Backyard Chickens: 5 Things I Didn’t Know

in Barnyard,Beginner Barn

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chickenIs that not one of the grossest things you’ve ever seen?  GOSH, molting is nasty looking.  And, all of them are molting at once, which means every morning it looks like a chicken exploded in my back yard.  The first time I thought one got eaten!

Anyway, at over a 18 months of chicken ownership, I have some things to share that I didn’t know going in:

1.  Baby chicks can eat the same food as grown up chicks and will try.  HOWEVER, like human babies, they don’t have enough sense not to eat food pieces that are too large for them.  The best thing about chick starter is the SIZE.  You can grind up regular chicken food and feed it to your chicks, BUT do not leave any big pieces in there.  THEY WILL CHOKE.  (Notice I haven’t mentioned my guinea’s lately?)

2.  Chickens go through a massive molt at 18 months old.  After a month or two, they start laying again and the eggs are BIGGER.  They may not lay every day anymore, but they lay larger.

3.  Chickens can and will eat almost anything.  If you have chickens, there’s really no need for a bokashi composter.  They eat it all.  I don’t feed them CHICKEN, cause that’s gross to me, but they get everything else.  I wanted vegetarian chickens, but that’s not possible if they have access to pasture.  They eat every bug, worm, and dead thing they find.  So, ya get over it.  (*Note:  do not feed chickens homemade playdoh.  They WILL die.  Ask TL’s sister-in-law.)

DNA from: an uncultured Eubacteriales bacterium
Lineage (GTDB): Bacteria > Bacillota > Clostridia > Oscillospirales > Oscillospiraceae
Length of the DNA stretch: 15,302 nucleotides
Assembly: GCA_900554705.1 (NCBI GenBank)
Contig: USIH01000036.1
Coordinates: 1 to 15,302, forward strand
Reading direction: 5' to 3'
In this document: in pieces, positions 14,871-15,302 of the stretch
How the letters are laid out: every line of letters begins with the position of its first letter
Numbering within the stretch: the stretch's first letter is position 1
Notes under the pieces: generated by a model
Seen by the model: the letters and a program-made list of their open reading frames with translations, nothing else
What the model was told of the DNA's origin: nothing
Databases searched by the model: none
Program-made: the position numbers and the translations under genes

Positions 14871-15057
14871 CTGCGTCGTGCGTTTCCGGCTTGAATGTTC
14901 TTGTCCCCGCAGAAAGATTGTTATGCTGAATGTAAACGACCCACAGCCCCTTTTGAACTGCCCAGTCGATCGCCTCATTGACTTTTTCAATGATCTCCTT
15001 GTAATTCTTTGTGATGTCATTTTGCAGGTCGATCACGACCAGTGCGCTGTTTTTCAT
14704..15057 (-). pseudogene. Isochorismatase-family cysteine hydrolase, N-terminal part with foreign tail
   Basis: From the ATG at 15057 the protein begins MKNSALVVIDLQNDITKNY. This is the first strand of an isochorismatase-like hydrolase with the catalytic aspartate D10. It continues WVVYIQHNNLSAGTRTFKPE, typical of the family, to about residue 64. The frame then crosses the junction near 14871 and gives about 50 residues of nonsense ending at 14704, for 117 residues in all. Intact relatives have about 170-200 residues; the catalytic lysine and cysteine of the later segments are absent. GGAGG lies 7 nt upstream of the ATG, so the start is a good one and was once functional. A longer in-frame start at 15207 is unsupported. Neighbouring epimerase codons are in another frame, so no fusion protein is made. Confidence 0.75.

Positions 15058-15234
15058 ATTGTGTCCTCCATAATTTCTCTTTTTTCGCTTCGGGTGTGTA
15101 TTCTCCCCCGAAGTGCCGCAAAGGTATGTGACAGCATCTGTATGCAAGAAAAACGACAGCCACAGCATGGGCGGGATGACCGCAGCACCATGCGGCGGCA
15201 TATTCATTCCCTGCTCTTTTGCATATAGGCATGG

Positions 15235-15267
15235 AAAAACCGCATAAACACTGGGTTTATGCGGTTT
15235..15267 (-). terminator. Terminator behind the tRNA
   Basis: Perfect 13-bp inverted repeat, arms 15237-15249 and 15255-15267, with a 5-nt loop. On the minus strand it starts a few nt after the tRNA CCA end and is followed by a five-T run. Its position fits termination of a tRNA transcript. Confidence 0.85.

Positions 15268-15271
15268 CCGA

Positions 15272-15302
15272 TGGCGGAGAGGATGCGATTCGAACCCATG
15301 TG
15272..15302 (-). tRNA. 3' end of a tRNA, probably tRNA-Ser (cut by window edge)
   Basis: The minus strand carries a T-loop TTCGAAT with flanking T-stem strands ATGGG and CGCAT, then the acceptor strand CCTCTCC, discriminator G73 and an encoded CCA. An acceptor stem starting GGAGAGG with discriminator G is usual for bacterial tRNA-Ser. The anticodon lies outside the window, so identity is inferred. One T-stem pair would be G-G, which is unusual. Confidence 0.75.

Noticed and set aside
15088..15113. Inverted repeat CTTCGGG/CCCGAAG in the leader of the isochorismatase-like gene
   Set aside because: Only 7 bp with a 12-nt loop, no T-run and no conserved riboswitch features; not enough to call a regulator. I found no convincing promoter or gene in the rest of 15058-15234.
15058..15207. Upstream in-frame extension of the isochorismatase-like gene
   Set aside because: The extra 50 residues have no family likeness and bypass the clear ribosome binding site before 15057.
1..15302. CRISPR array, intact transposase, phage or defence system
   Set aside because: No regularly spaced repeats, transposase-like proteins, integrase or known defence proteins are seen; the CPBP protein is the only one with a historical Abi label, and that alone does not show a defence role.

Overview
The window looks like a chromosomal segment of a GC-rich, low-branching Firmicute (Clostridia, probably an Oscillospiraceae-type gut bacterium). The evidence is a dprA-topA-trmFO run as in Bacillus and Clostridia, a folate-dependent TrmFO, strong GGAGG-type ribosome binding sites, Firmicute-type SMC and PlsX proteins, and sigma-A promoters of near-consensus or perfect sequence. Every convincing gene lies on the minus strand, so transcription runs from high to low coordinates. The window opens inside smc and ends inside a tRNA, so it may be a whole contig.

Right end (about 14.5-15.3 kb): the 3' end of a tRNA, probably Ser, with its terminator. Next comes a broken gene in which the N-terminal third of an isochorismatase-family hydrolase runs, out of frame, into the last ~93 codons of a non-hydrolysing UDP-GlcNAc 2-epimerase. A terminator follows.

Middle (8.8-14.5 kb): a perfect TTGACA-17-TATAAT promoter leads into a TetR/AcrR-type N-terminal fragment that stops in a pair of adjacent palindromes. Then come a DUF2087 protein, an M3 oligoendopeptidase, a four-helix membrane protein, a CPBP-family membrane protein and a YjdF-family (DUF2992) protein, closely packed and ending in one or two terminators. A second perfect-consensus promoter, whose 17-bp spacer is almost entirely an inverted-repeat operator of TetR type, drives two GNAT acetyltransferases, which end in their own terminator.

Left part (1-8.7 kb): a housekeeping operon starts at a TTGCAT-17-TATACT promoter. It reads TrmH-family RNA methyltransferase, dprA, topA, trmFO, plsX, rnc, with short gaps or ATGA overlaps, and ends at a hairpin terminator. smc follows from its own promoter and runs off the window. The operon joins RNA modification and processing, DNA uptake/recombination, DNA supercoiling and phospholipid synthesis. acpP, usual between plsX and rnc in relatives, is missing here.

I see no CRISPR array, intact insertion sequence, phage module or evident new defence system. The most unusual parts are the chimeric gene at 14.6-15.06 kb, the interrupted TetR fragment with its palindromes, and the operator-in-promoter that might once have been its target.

4. You do not need processing devices to eat chicken.  You only need an old lady.  I was at the neighborhood association meeting on Saturday and they said something about boiling water and I tuned out, but I know that they can turn your chickens into dinner.  I could probably never kill chickens unless my children were in danger of starving (I’m a big baby), but if the old farm gals in the cove will do it for me, I might try my hand at broilers.  (*Note: never let your children name anything that you’ll be eating, unless it’s Dinner.)

5.  Collecting poo for compost is hard if your chicks are pastured.  Don’t even try.  You’d need a tablespoon and someone else’s back.  It’s ridiculous.  Not that I’m into the poo collection, per se, but having pastured chicks, I can tell you it would be like dropping tablespoons of thick pancake batter all over the yard and picking it back up when it dries.  If cooped, however, you just need a shovel.

Ivory



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